From October 2006 to June 2017, 14 consecutive patients (12 males, 2 females; age, 42–84 years; mean age ± standard deviation, 65 ± 12 years) admitted to our hospital and underwent DSC under at an admission or clinical course in hospitalization following inclusion criteria: 1) level of consciousness below Glasgow Coma Scale (GCS) 13 or 2) brainstem compression and/or obstructive hydrocephalus due to brain edema by cerebellar infarction. Ventricular drainage was performed simultaneously or later by surgeons’ decision. Results: After 90 days, 12 of the 14 patients survived (85.7%), 10 (71.4%) were independent (modified Rankin scale [mRS] ≤ 2) and four (28.6%) were completely dependent or dead. Comparison between good and poor prognosis demonstrated that the factors affecting prognosis were lesions other than cerebellar infarction (p<0.01) and obstructive hydrocephalus (p<0.05). Conclusion: Early DSC for cerebellar infarction may be advisable for cerebellar infarction in patients with GCS 13 or worse before advancement of hydrocephalus. Poor prognosis is inevitable in patients causing otherinfarcts other than cerebellum and patients who have already accompanied obstructive hydrocephalus at the time of surgery 7).

Between March 2007 and September 2015, 28 patients underwent preventive SDC. We performed propensity score matching to establish a proper control group among 721 patients with cerebellar infarction during the same period. Group A (n=28) consists of those who underwent preventive SDC, and group B (n=56) consists of those who did not undergo preventive SDC. We analyzed and compared clinical outcomes between groups.

Results: Clinical outcomes were better in group A than in group B at discharge (P=0.048) and 12-month follow-up (P=0.030). Group B had more deaths within 12 months than group A (log-rank, P<0.05). Logistic regression analysis showed that preventive SDC (odds ratio, 4.815; P=0.009) and the absence of brain stem infarction (odds ratio, 2.862; P=0.033) were independently associated with favorable outcomes (modified Rankin Scale score of 0-2) at 12-month follow-up.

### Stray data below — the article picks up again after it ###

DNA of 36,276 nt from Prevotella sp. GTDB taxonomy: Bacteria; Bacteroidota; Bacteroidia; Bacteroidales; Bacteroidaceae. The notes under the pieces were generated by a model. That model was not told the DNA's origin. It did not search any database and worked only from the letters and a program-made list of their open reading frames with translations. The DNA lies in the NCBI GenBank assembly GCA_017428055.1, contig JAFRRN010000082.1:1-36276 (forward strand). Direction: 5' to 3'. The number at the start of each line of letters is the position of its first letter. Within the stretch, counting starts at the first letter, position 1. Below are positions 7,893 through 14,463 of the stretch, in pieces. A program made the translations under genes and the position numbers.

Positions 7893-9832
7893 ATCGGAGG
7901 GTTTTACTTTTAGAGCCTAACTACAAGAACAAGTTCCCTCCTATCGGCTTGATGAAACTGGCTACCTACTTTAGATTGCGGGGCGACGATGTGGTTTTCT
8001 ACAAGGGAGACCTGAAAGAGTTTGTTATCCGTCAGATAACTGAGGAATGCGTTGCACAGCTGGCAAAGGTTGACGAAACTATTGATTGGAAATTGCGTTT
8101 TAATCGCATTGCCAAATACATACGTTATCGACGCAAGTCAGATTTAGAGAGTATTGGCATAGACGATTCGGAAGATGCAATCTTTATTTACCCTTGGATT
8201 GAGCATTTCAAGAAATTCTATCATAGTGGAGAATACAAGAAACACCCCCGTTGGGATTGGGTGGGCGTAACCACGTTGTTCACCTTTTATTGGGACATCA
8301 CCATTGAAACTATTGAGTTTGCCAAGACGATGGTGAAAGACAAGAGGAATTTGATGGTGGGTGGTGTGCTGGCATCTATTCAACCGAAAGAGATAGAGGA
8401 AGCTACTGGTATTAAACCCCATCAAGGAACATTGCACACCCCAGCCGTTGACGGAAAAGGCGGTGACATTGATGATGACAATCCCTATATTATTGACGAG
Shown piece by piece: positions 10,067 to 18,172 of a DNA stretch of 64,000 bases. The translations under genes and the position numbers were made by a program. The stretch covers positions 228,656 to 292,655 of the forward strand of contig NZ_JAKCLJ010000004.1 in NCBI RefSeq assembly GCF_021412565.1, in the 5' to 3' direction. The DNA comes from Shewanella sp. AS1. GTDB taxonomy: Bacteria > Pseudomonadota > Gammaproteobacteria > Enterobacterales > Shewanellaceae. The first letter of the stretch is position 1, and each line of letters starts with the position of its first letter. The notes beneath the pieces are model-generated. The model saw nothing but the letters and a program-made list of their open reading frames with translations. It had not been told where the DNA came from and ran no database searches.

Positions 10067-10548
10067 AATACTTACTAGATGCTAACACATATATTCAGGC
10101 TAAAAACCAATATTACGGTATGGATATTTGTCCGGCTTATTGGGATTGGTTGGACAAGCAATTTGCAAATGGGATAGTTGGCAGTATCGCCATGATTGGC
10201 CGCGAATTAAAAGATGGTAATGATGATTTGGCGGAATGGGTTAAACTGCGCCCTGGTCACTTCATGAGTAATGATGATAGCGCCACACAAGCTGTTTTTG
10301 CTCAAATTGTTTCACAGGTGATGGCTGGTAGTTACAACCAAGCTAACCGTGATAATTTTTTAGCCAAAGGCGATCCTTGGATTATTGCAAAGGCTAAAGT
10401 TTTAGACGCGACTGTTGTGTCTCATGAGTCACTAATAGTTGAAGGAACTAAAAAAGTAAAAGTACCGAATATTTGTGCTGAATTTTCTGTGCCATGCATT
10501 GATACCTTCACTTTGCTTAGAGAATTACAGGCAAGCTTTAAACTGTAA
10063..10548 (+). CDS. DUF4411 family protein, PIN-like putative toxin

Conclusions: Favorable clinical outcomes including overall survival can be expected after preventive SDC in patients with a volume ratio between 0.25 and 0.33 and the absence of brain stem infarction. Among these patients, preventive SDC might be better than the best medical treatment alone 8).

Mostofi retrospectively analyzed the clinical features, and imaging studies of 53 patients with MICI who had been treated by surgery or conservative treatment between January 2000 and December 2008 at the Department of Neurosurgery of the general hospital of Fort de France in Martinique. A total of 25 patients underwent surgery and 28 were treated medically.

Results: The results show significantly better outcomes in the operated patients compared with the patients treated medically; Operated comatose patients demonstrated significant improvement in their Glasgow coma score (GCS) score with only two deaths. Whereas, nonoperated comatose patients lost points in their GCS with four deaths.

Conclusion: The results of our study suggest that surgery may be an effective procedure and quite helpful for MICI in majority of cases 9).

A total of 57 patients were identified. All of them were treated by bilateral SDC. An external ventricular drainage was inserted in 82%, necrotic tissue was evacuated in 56% of patients. There were no fatal procedural complications. Five patients were lost for follow-up. In the remaining 52 patients, the mean follow-up interval was 4.7 years (1 to 11 years). Within the first 6 months after surgery 16 of 57 patients (28%) had died. At follow-up, 21 of 52 patients (40%) had died and 4 patients (8%) lived with major disability (mRS 4 or 5). Twenty-one patients (40%) lived functionally independent (mRS 0 to 2). The presence of additional brain stem infarction was associated with poor outcome (mRS > or =4; hazard ratio: 9.1; P=0.001). Quality of life in survivors was moderately lower than in healthy controls.

Conclusions: SDC is a safe procedure in patients with malignant cerebellar infarction. Infarct- but not procedure-related early mortality is substantial. Long-term outcome in survivors is acceptable, particularly in the absence of brain stem infarction 10).


In a retrospective single-center study 56 consecutive patients with acute space-occupying cerebellar infarction treated surgically between 1996 and 2005 were included. Baseline data included clinical findings, Glasgow Coma Scale on admission and before surgery, NIHSS on admission, mass effects on neuroimaging, and surgical treatment strategies. Modified Rankin Scale, NIHSS, and Scale for the Assessment and Rating of Ataxia were used to assess outcome.